wants to see on the table a concrete plan, a way to get out of this mess. Totally unclear at this point if the U.K. is capable of that.

QUEST: Erin, thank you. A few hours to go before we all finish tonight. Erin, thank you.

When we return the political paralysis continues in Parliament, protesters have gathered outside to demand the lawmakers follow through. You can see

them, the hard core protesters are there now, their shouting is still a simple message, they want Brexit and they want it now.


QUEST: Hello, I'm Richard Quest, there is more "Quest Means Business" in just a moment when Britain's Brexit delay threatens to chaos in the

upcoming European Parliamentary elections. And Lyft takes the checkered flag as it beats its big rivals to go public on the NASDAQ. We'll get the

numbers and we will show you how they are performed.

As we continue, this is CNN and on this network the facts always come first.

British lawmakers voted down the Prime Minister's E.U. withdrawal agreement for the third time. .


It only lost by 58 votes, which is getting narrower. The U.K. is to leave the EU without a deal on April the 12th. Unless Prime Minister Theresa

May is able to get yet another extension from Brussels or have MPs agree on a softer Brexit, at least, there are just several other possibilities.

A chaotic scene in Algeria's capital, police are using water cannons against protesters, trying to clear the streets as hundreds of thousands of

people are demanding the resignation of President Abdelaziz Bouteflika. Algeria's powerful Army chief is also calling for the president's removal.

In Bangladesh, at least 25 people are confirmed dead from Thursday's tower fire in Dhaka. Police said seven of those people died having jumped,

trying to escape from the building's upper floors. The search operation is now complete. President Trump has repeated his threat to close the

southern border with Mexico, saying he could act as soon as next week.

On Twitter, the president said he would close large sections of the border unless Mexico immediately stopped all illegal immigration into the United

States. An anti-stall feature automatically kicked in just before a plane crashed in Ethiopia earlier this month, that's according to the "Wall

Street Journal" support -- citing sources familiar with the preliminary investigative report.

If true, the findings suggest the feature played a role both in the Ethiopian crash and in another 737 crash in Indonesia, the Lion Air crash

last year. The British Prime Minister taking a hit, following the Brexit vote in parliament, this is how it's currently trading.

The range that we had seen of late, it is back over 1.30, it dropped to 1.29 at one particular point. But -- so the range is of 1.30 to 1.32 is

being maintained, but only and barely just. Sterling's falls have often been the FTSE's gains. Many companies listed on the bench market index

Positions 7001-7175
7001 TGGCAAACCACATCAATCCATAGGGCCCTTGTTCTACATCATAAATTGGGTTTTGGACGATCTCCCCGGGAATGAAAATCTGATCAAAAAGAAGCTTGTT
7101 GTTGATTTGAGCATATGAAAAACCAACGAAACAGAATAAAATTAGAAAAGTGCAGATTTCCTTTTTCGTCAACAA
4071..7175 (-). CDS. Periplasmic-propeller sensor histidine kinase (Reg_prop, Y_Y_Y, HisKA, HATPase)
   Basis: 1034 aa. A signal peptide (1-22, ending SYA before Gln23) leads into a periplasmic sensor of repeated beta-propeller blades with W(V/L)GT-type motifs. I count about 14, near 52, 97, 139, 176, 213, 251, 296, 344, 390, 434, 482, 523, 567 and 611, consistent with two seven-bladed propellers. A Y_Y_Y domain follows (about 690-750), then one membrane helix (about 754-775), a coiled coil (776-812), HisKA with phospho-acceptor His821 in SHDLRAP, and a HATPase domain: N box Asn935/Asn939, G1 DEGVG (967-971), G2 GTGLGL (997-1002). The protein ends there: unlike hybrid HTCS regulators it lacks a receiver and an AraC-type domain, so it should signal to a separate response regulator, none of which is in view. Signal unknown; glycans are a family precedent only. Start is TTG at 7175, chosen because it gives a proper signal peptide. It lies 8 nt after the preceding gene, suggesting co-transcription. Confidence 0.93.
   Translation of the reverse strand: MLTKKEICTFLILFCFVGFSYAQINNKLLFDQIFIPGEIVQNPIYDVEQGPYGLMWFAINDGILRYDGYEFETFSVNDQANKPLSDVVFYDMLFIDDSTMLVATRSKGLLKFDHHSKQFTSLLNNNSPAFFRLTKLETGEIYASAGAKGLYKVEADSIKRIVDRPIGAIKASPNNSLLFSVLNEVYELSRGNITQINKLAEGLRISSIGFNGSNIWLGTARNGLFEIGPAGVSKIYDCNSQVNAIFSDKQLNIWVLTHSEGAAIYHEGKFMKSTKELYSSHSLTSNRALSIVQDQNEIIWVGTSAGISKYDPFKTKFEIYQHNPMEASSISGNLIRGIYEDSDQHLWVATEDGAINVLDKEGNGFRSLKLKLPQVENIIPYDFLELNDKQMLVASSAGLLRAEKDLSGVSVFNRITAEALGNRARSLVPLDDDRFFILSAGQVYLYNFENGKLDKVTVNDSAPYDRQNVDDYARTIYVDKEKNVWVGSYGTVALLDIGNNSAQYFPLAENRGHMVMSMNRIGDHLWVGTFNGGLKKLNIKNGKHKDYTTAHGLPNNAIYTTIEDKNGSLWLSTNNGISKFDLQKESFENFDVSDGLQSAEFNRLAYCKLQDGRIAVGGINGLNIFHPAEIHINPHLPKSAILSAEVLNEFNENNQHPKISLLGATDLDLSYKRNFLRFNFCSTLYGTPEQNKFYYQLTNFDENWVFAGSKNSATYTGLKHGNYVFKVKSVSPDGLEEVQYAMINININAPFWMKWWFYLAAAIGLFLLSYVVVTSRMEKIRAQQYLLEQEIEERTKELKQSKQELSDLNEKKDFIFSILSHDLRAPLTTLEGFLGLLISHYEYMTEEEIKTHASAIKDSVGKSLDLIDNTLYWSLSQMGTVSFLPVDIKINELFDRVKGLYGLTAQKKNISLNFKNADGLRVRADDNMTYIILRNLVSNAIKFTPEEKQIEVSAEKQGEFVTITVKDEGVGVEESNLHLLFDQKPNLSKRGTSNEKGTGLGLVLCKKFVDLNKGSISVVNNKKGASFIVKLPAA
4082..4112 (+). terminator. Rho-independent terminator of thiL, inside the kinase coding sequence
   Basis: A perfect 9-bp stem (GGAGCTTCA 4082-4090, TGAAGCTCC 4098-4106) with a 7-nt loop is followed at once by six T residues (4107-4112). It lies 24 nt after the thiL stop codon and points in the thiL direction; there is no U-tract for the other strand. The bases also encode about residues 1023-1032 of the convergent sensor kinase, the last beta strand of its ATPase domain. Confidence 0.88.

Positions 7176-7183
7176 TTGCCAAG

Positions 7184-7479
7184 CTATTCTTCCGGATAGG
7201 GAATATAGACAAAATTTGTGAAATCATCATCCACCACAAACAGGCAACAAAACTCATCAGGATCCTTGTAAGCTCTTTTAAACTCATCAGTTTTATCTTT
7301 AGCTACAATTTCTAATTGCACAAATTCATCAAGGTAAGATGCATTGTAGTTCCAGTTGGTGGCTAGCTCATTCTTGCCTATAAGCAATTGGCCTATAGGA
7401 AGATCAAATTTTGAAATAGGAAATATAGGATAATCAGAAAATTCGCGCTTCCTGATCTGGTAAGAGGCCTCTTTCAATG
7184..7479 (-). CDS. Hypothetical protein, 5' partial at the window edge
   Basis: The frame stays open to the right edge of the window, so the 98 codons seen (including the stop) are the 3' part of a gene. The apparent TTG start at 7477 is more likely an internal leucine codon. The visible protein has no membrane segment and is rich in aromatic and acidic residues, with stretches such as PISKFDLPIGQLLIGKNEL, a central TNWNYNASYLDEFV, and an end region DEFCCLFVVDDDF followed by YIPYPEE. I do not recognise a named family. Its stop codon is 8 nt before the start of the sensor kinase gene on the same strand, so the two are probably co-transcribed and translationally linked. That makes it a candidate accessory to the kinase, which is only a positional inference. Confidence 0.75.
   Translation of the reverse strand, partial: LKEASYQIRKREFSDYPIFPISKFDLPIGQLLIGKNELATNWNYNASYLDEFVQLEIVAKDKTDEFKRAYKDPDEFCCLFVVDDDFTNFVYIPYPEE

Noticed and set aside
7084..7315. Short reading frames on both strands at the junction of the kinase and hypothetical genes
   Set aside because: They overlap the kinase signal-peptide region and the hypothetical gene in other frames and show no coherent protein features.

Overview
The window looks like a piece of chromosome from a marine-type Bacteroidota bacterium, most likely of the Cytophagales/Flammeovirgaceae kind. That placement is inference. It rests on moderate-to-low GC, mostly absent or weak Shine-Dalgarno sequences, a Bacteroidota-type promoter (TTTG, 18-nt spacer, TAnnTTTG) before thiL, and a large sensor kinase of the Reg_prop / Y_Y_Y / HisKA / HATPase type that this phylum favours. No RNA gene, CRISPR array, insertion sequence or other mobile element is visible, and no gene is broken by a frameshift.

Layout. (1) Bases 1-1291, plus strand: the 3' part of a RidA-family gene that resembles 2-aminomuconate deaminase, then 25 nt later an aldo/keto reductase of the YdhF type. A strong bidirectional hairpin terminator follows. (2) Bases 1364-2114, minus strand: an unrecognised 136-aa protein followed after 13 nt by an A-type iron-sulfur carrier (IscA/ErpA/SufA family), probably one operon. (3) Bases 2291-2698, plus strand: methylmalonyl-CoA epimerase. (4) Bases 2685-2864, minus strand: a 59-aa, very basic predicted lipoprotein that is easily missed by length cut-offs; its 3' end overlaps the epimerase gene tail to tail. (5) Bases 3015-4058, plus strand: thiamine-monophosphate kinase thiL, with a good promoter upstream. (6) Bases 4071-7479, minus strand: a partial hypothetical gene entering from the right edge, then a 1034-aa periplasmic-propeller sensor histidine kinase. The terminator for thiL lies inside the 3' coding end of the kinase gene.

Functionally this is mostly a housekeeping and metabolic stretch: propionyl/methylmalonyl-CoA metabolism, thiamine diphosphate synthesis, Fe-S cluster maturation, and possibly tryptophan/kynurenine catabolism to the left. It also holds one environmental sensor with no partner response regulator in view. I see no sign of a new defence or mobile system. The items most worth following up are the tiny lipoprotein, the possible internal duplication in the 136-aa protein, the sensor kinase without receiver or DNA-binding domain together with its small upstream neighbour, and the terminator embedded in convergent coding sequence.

trade internationally and a weaker pound of course bruised the gains.

And this just shows how the FTSE has done since the referendum which is really quite remarkable. Although, having dropped in the early part of

May, and then pushed itself back up again, so small gains. So the business community is exhausted from all the hub and bub around Brexit.

They say it's causing damage to companies and they just want to move on.


ADAM MARSHALL, DIRECTOR-GENERAL, BRITISH CHAMBER OF COMMERCE: Must land on something and stick with it so that businesses have the clarity and

precision mainly to get on and trade. Brexit has caused so much uncertainty in our business communities over the last three years, and a

lot of companies feel like they're going around in circles.

MIKE CHERRY, NATIONAL CHAIRMAN, FEDERATION OF SMALL BUSINESSES: It's those really small businesses who are in the majority a part of supply chains,

who are having to either stockpile, which is tearing up work and capital by having contracts removed from them, by having produce removed from shelves

here in the U.K. So, it's a real impact whether it's causing damage to small businesses.

PAUL DRECHSLER, VICE PRESIDENT, CONFEDERATION OF BRITISH INDUSTRY: It's very clear from a business point of view that something that delivers the

benefits of the Customs Union is in the best interests of peace, prosperity --

QUEST: Right --

DRECHSLER: And economic growth in Ireland.

NIGEL WILSON, CHIEF EXECUTIVE OFFICER, LEGAL & GENERAL: It's like in business, you know, it's time to make a decision.


QUEST: John Longworth is here; the co-chair of the Leave Means Leave and former director general of the British Chambers of Commerce, good to see

you, sir --


QUEST: We saw you earlier in the week --

LONGWORTH: Yes, indeed --

QUEST: Now, what's your prediction for what happens next?

LONGWORTH: Well, the great betrayal of course would be the indicative votes for the permanent Customs Union, this replaces the backstop, wins

over the DUP and Labor and the U.K. ends up signing up to a permanent Customs Union with the European Union.

Which of course means that, effectively, we'll pay 39 billion pounds for no say in the political structures and in all other respects will end up being

back in.

QUEST: The Customs Union substituting for the backstop though, that could be a temporary as a longer-term free trade agreement is worked out.

LONGWORTH: Well, if that was guaranteed, that of course would mimic the transition period, so that would be acceptable.

QUEST: Right, but it would be accepted, the transition period can't get through it because of the backstop. But I'm saying if the Customs Union